2014 (English)Doctoral thesis, comprehensive summary (Other academic)
Abstract [en]

The three main components of wood, namely, cellulose, hemicellulose, and lignin, can be used in various areas. However, since lignin covalently crosslinks with wood polysaccharides creating networks that is an obstacle for extraction, direct extraction of different wood components in high yield is not an easy matter. One potential approach to overcome such obstacles is to treat the wood with specific enzymes that degrade the networks by specific catalysis. However, the structure of wood is so compact that the penetration of the wood fibers by large enzyme molecules is hindered. Thus, the pretreatment of wood prior to the application of enzymes is necessary, for “opening” the structure.

One pretreatment method that was performed in this thesis is based on kraft pulping, which is a well-established and industrialized technique. For untreated wood, the wood fibers cannot be attacked by the enzymes. A relatively mild pretreatment was sufficient for wood polysaccharides hydrolyzed by a culture filtrate. A methanol-alkali mixture extraction was subsequently applied to the samples that were pretreated with two types of hemicellulases, Gamanase and Pulpzyme HC, respectively. The extraction yield increased after enzymatic treatment, and the polymers that were extracted from monocomponent enzyme-treated wood had a higher degree of polymerization. Experiments with in vitro prepared lignin polysaccharide networks suggested that the increased extraction was due to the enzymatic untying. However, the relatively large loss of hemicellulose, particularly including (galacto)glucomannan (GGM), represents a problem with this technique. To improve the carbohydrate yield, sodium borohydride (NaBH4), polysulfide and anthraquinone were used, which increased the yields from 76.6% to 89.6%, 81.3% and 80.0%, respectively, after extended impregnation (EI). The additives also increased the extraction yield from approximately 9 to 12% w/w wood. Gamanase treatment prior to the extraction increased the extraction yield to 14% w/w wood.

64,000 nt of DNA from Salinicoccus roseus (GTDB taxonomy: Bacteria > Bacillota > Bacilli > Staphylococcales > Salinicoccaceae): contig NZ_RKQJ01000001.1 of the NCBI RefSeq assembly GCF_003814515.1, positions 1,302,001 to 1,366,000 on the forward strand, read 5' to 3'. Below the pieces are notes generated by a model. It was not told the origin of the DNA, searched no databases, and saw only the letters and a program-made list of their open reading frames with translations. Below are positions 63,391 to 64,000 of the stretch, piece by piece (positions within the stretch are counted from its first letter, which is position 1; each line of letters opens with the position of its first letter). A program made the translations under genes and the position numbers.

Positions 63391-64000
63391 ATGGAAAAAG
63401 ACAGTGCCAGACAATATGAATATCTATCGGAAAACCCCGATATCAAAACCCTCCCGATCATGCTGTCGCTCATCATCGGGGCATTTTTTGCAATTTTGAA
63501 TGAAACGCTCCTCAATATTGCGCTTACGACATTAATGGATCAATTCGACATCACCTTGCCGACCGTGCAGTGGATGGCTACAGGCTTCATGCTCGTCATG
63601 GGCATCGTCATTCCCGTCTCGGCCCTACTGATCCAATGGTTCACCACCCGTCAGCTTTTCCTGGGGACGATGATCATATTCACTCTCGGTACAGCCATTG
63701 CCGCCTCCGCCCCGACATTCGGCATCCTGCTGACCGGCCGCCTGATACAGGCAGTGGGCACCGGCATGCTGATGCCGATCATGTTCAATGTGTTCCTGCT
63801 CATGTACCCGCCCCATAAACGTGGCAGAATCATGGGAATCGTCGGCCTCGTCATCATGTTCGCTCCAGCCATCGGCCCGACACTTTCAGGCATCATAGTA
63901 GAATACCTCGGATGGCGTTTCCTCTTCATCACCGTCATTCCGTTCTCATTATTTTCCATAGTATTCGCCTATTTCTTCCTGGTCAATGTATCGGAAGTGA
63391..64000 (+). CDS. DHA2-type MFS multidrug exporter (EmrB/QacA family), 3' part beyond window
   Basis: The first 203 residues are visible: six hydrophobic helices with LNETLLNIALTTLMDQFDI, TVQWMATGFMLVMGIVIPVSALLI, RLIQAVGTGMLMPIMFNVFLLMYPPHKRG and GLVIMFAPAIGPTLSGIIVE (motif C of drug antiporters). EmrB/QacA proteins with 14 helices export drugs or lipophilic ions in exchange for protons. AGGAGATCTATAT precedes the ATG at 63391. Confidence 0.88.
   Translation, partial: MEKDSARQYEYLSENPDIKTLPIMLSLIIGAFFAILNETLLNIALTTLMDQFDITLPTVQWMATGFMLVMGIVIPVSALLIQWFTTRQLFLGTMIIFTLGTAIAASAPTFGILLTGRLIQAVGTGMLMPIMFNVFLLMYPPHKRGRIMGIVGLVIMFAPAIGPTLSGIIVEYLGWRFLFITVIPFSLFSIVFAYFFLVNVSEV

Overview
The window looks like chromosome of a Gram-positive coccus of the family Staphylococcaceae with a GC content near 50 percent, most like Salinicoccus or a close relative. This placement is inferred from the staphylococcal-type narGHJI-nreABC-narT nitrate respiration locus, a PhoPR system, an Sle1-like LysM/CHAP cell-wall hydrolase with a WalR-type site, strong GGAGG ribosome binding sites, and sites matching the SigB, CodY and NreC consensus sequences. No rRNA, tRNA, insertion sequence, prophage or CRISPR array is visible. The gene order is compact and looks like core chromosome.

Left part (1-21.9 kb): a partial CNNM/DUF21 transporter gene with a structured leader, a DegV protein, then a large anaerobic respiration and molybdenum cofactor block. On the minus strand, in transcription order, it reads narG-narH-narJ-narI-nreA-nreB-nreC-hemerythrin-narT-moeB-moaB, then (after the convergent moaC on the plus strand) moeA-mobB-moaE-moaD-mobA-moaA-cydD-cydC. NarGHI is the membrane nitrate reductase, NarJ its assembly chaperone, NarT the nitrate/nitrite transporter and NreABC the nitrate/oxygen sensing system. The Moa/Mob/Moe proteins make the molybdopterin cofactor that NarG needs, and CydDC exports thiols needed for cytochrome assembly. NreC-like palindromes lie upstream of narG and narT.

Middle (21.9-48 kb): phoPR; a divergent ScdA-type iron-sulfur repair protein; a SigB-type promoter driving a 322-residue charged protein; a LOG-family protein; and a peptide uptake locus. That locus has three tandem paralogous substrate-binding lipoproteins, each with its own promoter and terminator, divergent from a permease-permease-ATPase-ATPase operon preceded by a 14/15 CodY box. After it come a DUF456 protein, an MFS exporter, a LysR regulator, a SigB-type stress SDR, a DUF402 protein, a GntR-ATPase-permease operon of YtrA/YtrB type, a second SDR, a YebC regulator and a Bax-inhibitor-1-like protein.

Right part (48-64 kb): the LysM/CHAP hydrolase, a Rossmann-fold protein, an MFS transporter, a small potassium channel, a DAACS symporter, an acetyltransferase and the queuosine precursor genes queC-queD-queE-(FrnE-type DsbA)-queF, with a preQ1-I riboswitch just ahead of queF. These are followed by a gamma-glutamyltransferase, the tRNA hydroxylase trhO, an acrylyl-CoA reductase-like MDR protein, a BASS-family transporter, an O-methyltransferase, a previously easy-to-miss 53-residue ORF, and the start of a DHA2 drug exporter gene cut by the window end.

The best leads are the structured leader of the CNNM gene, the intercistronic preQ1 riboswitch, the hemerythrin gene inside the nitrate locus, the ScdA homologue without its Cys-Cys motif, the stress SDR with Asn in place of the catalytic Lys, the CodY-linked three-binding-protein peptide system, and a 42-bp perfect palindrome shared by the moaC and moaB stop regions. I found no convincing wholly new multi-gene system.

Sodium dithionite (Na2S2O4) is an alternative reducing agent for the preservation of hemicelluloses because it is less expensive than metal hydrides and only contains sodium and sulfur, which will not introduce new elements to the recovery system. Moreover, Na2S2O4has the potential to be generated from black liquor. Na2S2O4 has some preservation effect on hemicelluloses, and the presence of Na2S2O4 also contributed to delignification. The extraction yield increased to approximately 15% w/w wood. Furthermore, Na2S2O4 has been applied in the kraft pulping process of spruce. The yield and viscosity increased, while the Klason lignin content and kappa number decreased, which represents a beneficial characteristic for kraft pulp. The brightness and tensile strength of the resulting sheets also improved. However, the direct addition of Na2S2O4 to white liquor led to greater reject content. This problem was solved by pre-impregnation with Na2S2O4 and/or mild steam explosion (STEX) prior to the kraft pulping process. Following Na2S2O4 pre-impregnation and mild STEX, the obtained kraft pulp had substantially better properties compared with the properties exhibited after direct addition of Na2S2O4 to the white liquor.

The wood structure opening efficiency of mild STEX alone was also tested. The accessibility of the wood structure to enzymes was obtained even at very modest STEX conditions, according to a reducing sugar analysis, and was not observed in untreated wood chips, which were used as a reference. The mechanical effect of STEX appears to be of great importance at lower temperatures, and both chemical and mechanical effects occur at higher STEX temperatures. 

Place, publisher, year, edition, pages
Stockholm: KTH Royal Institute of Technology, 2014. 59 p.
Series
TRITA-CHE-Report, ISSN 1654-1081 ; 2014:28
Keyword
kraft cooking; extended impregnation; enzymes; chemo-enzymatic separation process; peeling reaction; sodium borohydride; polysulfide; anthraquinone; sodium dithionite; mild steam explosion; biorefinery.
National Category
Chemical Engineering Polymer Chemistry Paper, Pulp and Fiber Technology
Research subject
Fibre and Polymer Science
Identifiers
urn:nbn:se:kth:diva-150395 (URN)978-91-7595-206-2 (ISBN)
Public defence
2014-09-24, F3, Lindstedtsvägen 26, KTH, Stockholm, 10:00 (English)
Opponent
Supervisors
Funder
Knut and Alice Wallenberg Foundation, 8102
Note

QC 20140903

Available from: 2014-09-03 Created: 2014-09-02 Last updated: 2014-09-03Bibliographically approved